Chapter 9 - New treatments in development

Key points

  • Practical and perceived drawbacks of warfarin are limiting its potential to prevent stroke
  • alternative anticoagulants in development aim to offer efficacy, safety and convenience, without need for monitoring or dose adjustment
  • Three oral anticoagulants are in the final stages of development for the prevention of stroke in AF
  • Promising minimally-invasive procedures have also been developed for correcting abnormal heart rhythms and eliminating the source of AF-related blood clots

Limitations of warfarin and aspirin restrict their use and effectiveness in the prevention of stroke in patients with AF. These limitations have led to an ongoing search for alternative effective and convenient therapies. In addition, there have been developments in anti- arrhythmic drugs used to treat AF. These developments are discussed in more detail below.

Anticoagulant agents

There are many challenges involved in the effective use of current anticoagulants to prevent stroke. Taken together, they point clearly to what might be the ideal characteristics of an anticoagulant for long-term use in AF.165

  • As effective as warfarin
  • A large therapeutic window (a wide separation between blood levels that reduce the risk of a blood clot and those that substantially increase the risk of bleeding)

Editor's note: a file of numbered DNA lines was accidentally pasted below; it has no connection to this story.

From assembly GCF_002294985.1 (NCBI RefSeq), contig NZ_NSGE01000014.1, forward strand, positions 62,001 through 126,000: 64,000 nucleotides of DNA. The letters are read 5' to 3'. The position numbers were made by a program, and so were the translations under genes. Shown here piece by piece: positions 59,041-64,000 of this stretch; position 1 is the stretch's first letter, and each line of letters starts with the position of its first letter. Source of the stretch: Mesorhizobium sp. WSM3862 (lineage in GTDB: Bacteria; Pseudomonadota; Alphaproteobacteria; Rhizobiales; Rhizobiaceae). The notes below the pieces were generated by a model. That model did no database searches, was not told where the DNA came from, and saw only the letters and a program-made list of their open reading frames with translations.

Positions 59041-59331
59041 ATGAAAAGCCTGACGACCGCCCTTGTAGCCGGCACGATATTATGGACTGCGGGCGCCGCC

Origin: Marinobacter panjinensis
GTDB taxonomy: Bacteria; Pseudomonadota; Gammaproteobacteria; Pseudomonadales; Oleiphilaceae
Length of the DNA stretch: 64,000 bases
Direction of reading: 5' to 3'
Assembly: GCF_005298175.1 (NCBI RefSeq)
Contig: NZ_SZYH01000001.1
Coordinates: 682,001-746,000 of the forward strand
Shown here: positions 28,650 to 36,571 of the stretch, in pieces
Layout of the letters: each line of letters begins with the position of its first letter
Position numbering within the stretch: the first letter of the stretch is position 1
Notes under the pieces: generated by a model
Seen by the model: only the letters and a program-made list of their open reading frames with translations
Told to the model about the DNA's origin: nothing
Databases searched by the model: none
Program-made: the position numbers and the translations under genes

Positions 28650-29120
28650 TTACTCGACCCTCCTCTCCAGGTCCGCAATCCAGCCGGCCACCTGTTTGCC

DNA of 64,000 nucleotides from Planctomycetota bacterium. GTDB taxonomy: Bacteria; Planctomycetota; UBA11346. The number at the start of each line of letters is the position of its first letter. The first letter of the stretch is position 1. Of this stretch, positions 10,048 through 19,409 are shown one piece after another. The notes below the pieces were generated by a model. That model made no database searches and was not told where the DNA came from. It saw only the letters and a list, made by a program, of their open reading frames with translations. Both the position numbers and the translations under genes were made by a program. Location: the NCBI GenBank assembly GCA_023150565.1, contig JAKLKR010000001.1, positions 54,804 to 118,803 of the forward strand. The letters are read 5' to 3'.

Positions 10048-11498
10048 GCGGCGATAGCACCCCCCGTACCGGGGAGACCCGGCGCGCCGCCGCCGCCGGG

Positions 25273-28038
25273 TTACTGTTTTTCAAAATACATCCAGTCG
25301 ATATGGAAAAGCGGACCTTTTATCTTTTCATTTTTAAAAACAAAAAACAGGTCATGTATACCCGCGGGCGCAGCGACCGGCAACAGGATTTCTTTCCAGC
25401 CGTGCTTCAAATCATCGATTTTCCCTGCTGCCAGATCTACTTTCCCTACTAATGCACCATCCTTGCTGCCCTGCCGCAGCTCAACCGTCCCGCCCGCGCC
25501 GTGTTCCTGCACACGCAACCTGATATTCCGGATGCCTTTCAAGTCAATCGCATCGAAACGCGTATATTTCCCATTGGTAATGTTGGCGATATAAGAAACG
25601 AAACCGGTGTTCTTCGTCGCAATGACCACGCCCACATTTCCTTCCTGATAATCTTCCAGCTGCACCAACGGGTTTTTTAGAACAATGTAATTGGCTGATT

• A good safety profile in a wide range of patients, including the elderly
  • A low tendency to interact with food and other drugs
  • No need for regular monitoring and dose adjustment
  • Easy and simple to take (i.e., by mouth in pill or capsule form on daily basis)

Warfarin can be very effective, is relatively simple to take, and is somewhat safer than many physicians appear to believe, but it does not fulfil the remaining criteria for an ideal anticoagulant. Warfarin interacts with food and other drugs in a way that can lead to blood levels far outside a very narrow therapeutic window. Consequently, warfarin requires frequent monitoring and dose adjustments. When monitoring and adjustment are lax, both the effectiveness and safety of warfarin are compromised.

Understandably, there has been a long search for alternative anticoagulants. The clotting process is a complicated cascade of biological reactions providing many potential targets for a new drug. Yet it has taken decades of research to uncover new compounds that are effective in tackling some of these targets. The agents that are most advanced in their development act on single proteins in the coagulation pathway; either clotting factor Xa (pronounced ‘Ten A’) which is involved in the amplification of the clotting response, or on thrombin which enables the final step of the clotting process to take place.165 Today, development of a handful of new oral anticoagulants has advanced to human trials in large numbers of patients.